Author: Michelle Kiel

Michelle Lea Kiel, Ph.D., is a cultural anthropologist specializing in political systems and was principal author the Pamunkey Indian Tribe’s successful petition for federal acknowledgment. She is the Senior Executive Director of Kenah Consulting, a SWAM-certified Virginia consulting firm that works with tribal communities across the country to enhance tribal sovereignty and with cultural heritage institutions to equitably engage tribal communities.
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The Legal Status and Classification of Virginia Indians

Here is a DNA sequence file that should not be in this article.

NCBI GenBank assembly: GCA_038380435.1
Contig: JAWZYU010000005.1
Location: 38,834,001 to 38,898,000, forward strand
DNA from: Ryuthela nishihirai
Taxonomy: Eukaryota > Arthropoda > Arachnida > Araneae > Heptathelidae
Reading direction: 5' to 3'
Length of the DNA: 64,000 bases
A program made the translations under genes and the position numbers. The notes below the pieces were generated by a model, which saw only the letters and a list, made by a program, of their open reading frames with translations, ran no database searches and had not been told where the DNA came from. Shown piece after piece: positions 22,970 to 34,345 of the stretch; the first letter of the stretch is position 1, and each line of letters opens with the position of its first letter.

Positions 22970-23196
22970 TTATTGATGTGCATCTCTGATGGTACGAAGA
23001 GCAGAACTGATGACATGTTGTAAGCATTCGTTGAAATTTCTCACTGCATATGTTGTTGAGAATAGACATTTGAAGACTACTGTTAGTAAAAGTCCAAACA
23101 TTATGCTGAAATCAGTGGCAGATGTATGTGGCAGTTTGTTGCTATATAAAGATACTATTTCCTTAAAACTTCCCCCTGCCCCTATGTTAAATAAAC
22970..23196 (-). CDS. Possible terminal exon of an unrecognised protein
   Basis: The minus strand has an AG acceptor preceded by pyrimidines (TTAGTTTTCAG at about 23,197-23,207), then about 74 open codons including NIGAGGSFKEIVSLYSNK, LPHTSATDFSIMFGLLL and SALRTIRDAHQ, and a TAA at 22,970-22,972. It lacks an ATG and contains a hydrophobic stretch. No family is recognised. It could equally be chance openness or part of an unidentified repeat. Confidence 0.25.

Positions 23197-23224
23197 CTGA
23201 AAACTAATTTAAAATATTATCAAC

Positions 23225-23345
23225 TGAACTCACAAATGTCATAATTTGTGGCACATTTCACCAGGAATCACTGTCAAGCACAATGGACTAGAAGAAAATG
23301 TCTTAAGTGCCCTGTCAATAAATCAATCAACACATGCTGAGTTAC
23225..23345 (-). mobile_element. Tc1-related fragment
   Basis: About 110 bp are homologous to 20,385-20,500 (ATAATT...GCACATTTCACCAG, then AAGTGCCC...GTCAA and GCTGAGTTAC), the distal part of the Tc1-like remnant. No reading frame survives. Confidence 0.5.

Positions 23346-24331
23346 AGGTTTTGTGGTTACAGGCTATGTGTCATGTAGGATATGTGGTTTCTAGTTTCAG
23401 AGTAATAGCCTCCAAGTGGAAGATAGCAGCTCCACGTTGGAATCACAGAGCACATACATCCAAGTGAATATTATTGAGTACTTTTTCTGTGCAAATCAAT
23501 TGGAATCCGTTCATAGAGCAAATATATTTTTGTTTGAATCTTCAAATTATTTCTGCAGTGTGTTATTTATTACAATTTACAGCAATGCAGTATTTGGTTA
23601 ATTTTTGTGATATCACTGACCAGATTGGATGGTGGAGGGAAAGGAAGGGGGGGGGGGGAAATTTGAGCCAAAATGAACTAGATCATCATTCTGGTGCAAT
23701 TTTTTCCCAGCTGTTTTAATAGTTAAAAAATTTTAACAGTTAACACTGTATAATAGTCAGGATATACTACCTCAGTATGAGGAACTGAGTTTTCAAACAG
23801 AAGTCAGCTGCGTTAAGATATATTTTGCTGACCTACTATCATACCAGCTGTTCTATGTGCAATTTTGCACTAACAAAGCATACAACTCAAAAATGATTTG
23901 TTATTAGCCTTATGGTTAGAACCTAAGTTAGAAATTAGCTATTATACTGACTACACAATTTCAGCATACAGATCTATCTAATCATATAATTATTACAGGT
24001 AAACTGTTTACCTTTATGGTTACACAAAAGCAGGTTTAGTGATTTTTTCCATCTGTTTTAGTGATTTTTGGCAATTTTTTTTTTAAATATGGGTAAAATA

Indigenous communities in Virginia have experienced several shifts in their legal status over the past four centuries. From their initial status as tributaries during the colonial period, Virginia tribes saw a reduction of their tribal lands and the corresponding erosion of their legal rights throughout the seventeenth and eighteen centuries. By the late eighteenth century, only four Virginia tribes retained treaty lands and the Commonwealth of Virginia had abandoned many of its treaty obligations. Virginia tribes, however, continued to function as autonomous communities, retaining separate institutions that allowed for the continued expression of Indigeneity through cultural, social, and economic practices. These institutions included governing systems, church congregations, and schools that supported Virginia tribes’ successful efforts in the twentieth and twenty-first centuries to advocate for recognition at the local, state, and federal levels.